When you take a medicine, your body will start to break it down using proteins called enzymes. Different enzymes break down different medicines.
The amount of medicine you take (the dose) is worked out to allow for how long this breakdown takes.
Grapefruit and grapefruit juice stops one of your enzymes from working. This means some medicines will not be broken down. Instead they can build up in your body.
When you have too much of the medicine in your body you are at risk of severe side effects. These could be very dangerous.
If you have been told not to take grapefruit, then you are probably taking one of the medicines that is known to be a problem. If you are not sure, please ask your healthcare team to confirm.
No, the effect of grapefruit on the enzyme can last more than 24 hours. So even if you only take your medicine once a day it is not safe to have grapefruit at the other end of the day.
Grapefruit juice is sometimes an ingredient in other drinks. Always check the ingredients of anything called “citrus” or “tropical”.
If you take ciclosporin avoid:
- pomelo juice
- purple grape juice.
If you take tacrolimus avoid:
- pomelo juice
- pomegranate and pomegranate juice
There is also some evidence that you should avoid the following if you are taking tacrolimus:
- Seville oranges and marmalade (jaffa, or sweet oranges and their juice are fine)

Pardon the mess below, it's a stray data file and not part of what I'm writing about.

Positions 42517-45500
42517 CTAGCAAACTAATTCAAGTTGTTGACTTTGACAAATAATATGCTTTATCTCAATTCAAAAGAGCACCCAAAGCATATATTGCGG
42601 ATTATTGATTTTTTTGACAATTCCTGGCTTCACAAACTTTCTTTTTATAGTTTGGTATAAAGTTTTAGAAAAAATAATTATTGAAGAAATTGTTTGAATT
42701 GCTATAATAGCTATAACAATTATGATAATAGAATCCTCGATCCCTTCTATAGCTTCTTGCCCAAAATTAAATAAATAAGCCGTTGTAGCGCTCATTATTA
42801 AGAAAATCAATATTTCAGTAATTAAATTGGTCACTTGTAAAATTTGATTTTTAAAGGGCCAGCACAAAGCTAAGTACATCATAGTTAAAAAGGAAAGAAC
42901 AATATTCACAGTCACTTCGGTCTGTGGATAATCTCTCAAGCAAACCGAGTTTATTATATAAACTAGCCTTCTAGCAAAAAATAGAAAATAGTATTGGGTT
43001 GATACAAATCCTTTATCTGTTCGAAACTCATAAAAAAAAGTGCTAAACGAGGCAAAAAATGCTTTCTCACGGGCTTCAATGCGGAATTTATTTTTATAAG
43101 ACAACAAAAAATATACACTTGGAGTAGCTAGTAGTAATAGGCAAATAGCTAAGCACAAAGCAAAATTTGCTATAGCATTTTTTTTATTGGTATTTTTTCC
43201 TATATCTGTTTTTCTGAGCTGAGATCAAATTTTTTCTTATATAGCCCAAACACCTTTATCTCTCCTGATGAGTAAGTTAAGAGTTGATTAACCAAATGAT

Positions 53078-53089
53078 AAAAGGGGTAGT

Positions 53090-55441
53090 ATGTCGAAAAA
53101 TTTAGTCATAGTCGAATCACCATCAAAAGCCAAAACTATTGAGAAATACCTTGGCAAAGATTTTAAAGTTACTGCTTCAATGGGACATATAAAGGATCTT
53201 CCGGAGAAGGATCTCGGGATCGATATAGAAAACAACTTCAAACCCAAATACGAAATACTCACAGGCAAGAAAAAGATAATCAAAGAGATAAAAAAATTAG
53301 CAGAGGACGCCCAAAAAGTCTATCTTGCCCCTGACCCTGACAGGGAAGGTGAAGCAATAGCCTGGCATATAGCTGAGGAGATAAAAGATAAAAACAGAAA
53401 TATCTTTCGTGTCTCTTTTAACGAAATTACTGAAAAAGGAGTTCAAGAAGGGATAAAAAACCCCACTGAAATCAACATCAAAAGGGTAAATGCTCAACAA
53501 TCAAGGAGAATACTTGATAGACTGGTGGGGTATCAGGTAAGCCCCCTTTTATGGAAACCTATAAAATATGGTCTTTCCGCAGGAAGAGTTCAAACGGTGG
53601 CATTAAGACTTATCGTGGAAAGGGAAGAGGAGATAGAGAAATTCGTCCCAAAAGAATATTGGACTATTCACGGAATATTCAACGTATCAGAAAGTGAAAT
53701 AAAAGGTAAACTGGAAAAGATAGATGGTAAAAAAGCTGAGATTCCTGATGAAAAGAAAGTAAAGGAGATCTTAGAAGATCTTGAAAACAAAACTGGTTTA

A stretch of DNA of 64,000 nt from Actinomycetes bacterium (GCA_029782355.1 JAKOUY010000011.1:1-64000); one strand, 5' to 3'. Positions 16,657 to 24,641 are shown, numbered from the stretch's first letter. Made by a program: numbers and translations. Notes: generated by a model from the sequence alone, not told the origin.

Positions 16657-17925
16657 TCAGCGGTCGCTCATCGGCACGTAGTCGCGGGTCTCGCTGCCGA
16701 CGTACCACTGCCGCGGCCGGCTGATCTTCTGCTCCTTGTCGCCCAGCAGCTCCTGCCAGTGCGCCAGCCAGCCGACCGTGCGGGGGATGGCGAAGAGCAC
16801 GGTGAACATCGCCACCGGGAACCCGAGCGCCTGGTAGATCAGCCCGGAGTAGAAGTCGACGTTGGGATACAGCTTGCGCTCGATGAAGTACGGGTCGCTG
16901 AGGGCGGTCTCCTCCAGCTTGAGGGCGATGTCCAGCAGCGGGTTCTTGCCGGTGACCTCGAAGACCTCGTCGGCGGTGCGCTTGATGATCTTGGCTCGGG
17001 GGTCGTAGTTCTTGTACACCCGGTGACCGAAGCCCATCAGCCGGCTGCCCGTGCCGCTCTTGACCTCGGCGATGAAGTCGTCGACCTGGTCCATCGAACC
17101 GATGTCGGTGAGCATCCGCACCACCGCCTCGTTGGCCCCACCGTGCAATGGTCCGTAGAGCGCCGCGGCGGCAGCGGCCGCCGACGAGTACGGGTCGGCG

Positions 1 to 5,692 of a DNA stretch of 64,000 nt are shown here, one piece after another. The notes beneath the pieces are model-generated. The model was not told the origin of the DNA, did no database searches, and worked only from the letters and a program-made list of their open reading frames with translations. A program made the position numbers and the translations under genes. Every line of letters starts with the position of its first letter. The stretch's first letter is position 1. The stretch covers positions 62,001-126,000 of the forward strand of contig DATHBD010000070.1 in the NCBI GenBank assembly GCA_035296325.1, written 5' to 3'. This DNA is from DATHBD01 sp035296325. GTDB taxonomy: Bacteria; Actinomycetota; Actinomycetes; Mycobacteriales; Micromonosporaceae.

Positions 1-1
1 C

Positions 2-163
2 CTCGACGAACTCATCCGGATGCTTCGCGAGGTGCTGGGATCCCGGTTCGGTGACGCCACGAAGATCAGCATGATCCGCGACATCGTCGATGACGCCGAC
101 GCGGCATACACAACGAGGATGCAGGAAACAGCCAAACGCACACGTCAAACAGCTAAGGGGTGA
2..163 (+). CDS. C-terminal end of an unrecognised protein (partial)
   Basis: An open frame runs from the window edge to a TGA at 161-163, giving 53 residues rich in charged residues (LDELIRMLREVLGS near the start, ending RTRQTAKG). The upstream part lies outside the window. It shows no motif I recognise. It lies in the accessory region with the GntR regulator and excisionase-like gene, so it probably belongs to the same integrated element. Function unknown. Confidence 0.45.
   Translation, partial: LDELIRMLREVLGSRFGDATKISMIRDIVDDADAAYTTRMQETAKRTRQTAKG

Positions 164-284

- large amounts of lime juice (a squeeze in cooking or in a drink is fine)
- large amounts of bergamot or dried citrus fruit peel
- large amounts of Earl Grey tea (have no more than 2 cups a day)
Grapefruit affects lots of drugs. This includes some immunosuppressants, statins, blood thinners, and medicines for high blood pressure, or anxiety. People taking different medicines to you might have been given different advice about grapefruit.
If you are not sure if it is safe for you to have grapefruit, you can look at the leaflet in the medicine box. Or ask your pharmacist or doctor.
There is some evidence that large amounts of liquorice might change the way some medicines work.
NHS advice is that you should not eat liquorice if you are taking a steroid called prednisolone.
Large amounts of liquorice can be bad for you even if you do not take prednisolone. Especially if you are over 40 and have a history of high blood pressure or heart disease.
But most people would need to eat a lot of liquorice for it to be a problem. More than 57g a day for at least 2 weeks.
Liquorice in herbal drinks and medicines
Some herbal medicines and drinks can contain large amounts of liquorice. If you need to avoid liquorice always check the label of these products. If you have a liver condition always talk to your doctor before trying herbal medicines. As well as the problem of mixing different medicines, you will be at higher risk of side effects from a herbal medicine.
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We would like to thank our clinical reviewer Sital Shah, Consultant Pharmacist, Hepatology, King’s College Hospital NHS Foundation Trust.
Published: January 2024
Review due: January 2027